If ever there was a double sider, this one qualifies. Probably by accident, Boney M’s massive worldwide success, their cover of The Melodians’ Jamaican hit ‘Rivers Of Babylon’ was coupled with ‘Brown Girl In The Ring’. Who knew? The A side was such a smash in the UK (#1) that even the flip took hold, got played and charted on it’s own right (also #1). It was a time when Boney M could do no wrong, German accents and all, one of many consistent ‘phenomenas’ in England. When they get themselves worked up, they really get themselves worked up.

Boney M was everywhere – and seemingly all walks of musical taste liked them. I know I did.

BoneyMRasputin Boney M, Atlantic, Sire
BoneyMRasputinUSA Boney M, Atlantic, Sire

Rasputin /Boney M BoneyMRasputin.mp3

Their NIGHTFLIGHT TO VENUS album contained both ‘Rivers Of Babylon’ and ‘Brown Girl In The Ring’ as well a bunch of other classics: the title track, a version of The Creation’s ‘Painter Man’, ‘He Was A Steppenwolf’ and ‘Rasputin’ (which became the followup reaching #2). One of those huge selling albums, like we don’t really have much anymore, the ‘Painter Man’ track became a single, charting at #10, a whole year after the double A whammy peaked.

BoneyMPainter, Boney M, The Creation, Atlantic

Painter Man /Boney M BoneyMPainter.mp3

Somewhere in that team, good taste prevailed. Not only did they cover The Creation, they had a go at The Smoke’s ‘My Friend Jack’, Bobby Hebb’s ‘Sunny’, The Yardbirds’ ‘Still I’m Sad’ as well as Dave Dee, Dozy, Beaky, Mick & Tich’s ‘Zabadak’.


Wednesday, September 16th, 2009

rockpileteacherusa, The Creation, Rockpile, Dave Edmunds, Dave Edmunds' Rockpile, Columbia, Nick Lowe
rockpileteacherukps, The Creation, Rockpile, Dave Edmunds, Dave Edmunds' Rockpile, Columbia, Nick Lowe" title="rockpileteacherusa, The Creation, Rockpile, Dave Edmunds, Dave Edmunds' Rockpile, Columbia, Nick Lowe

Listen: Teacher Teacher / Rockpile RockpileTeacher.mp3

A hybrid version of Dave Edmunds’ Rockpile from 1970. Actually, Dave Edmunds had just broken up Love Sculpture and John Williams, that band’s bassist, came along to play on his solo album, which was preceded by, and also included, the single ‘I Hear You Knocking’. That single in the UK credits the artist as Dave Edmunds’ Rockpile, yet in the US, as with the UK and US album, it’s simply credited to Dave Edmunds. Add to that, Terry Williams (no relation to John) plays drums on the aforementioned recordings.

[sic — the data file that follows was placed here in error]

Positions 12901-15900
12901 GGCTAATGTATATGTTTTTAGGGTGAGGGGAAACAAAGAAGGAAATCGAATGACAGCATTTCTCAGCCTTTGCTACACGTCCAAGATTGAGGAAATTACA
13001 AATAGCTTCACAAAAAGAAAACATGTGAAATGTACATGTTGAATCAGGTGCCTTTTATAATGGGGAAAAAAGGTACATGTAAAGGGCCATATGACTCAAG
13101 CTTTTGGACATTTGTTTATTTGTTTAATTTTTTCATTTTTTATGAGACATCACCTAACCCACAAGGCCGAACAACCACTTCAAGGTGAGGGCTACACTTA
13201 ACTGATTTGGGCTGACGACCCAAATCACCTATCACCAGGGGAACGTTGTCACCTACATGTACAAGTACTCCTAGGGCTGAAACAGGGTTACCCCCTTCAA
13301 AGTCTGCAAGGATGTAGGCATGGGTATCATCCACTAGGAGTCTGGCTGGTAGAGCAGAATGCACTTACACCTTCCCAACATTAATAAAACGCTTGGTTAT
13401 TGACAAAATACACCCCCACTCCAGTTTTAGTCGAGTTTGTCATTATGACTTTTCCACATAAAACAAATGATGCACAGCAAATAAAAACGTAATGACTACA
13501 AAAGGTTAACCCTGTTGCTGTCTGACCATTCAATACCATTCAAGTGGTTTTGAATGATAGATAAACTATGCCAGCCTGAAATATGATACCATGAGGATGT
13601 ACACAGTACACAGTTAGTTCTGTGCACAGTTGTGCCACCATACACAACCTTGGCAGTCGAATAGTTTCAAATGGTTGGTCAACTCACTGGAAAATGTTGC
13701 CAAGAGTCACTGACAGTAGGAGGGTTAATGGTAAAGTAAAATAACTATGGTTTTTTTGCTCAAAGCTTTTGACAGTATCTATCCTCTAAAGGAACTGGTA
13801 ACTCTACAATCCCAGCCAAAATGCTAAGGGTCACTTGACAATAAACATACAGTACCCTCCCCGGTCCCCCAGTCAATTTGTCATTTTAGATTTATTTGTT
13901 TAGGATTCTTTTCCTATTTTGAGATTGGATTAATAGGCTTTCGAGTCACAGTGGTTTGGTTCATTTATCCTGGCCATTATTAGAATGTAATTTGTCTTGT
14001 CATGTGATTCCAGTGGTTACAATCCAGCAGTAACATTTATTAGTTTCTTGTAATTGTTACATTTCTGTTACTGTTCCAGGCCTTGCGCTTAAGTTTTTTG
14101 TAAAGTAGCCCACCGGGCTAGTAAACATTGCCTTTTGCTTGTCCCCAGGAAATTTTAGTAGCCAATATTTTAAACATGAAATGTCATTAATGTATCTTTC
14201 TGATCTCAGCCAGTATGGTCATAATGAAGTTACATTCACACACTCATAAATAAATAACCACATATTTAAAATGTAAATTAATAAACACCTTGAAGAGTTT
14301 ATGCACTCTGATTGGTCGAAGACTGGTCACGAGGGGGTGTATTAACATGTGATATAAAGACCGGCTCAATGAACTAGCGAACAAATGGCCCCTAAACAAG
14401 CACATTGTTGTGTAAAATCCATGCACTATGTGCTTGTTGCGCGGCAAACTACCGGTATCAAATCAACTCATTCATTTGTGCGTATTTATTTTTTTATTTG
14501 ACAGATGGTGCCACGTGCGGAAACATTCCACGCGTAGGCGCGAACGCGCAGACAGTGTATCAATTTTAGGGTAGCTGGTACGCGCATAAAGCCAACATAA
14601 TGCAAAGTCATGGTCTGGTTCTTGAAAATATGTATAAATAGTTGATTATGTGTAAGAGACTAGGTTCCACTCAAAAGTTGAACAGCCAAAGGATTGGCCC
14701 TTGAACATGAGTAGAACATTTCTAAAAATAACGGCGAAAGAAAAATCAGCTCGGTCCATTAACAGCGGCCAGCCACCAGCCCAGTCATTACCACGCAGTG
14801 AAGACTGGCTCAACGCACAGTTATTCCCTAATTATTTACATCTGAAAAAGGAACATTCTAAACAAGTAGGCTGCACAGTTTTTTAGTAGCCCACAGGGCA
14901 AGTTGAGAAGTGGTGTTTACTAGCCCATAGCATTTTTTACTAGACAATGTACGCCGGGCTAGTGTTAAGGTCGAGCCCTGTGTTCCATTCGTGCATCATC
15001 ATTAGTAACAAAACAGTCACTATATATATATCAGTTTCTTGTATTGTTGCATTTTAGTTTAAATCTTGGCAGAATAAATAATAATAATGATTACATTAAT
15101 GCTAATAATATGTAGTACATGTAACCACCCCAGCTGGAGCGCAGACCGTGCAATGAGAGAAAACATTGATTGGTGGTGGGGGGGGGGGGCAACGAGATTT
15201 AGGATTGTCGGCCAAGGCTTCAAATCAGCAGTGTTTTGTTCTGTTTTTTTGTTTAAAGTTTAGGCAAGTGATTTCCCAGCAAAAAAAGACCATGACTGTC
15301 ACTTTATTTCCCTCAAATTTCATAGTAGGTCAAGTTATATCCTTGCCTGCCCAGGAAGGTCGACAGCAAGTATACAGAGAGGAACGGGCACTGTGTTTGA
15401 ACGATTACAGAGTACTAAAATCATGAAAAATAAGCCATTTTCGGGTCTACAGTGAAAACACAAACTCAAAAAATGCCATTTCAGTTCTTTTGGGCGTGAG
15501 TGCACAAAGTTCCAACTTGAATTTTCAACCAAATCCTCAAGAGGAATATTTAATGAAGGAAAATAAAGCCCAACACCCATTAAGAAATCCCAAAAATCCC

Ten years later, Terry is still playing with Dave and now, Nick Lowe is as well; and their band is called Rockpile. Confused? Then re-read the above.

Well this was probably their biggest hit, and despite the proven pop songwriting talents of both Nick Lowe and Dave Edmunds, ‘Teacher Teacher’ was actually written by Eddie Phillips and Kenny Pickett, flawless higher forms of life behind The Creation, as both members and songwriters. Glad to know they earned some money in the end. They sure could write a tune.

Kaiser Chiefs

Tuesday, September 15th, 2009

kaiserruby, Kaiser Chiefs, Overseer, The Herd, The Creation, Andy Bown
kaiserrubyback,       Kaiser Chiefs, Overseer, The Herd, The Creation, Andy Bown

Listen: Ruby / Kaiser Chiefs KaiserChiefsRuby.mp3

One of the best UK singles from this millennium, no lie. The background vocals are lifted, or influenced, beautifully from The Creation. Whether by design or simply by growing up hearing all but formula AOR music on the radio – it doesn’t matter. Great call.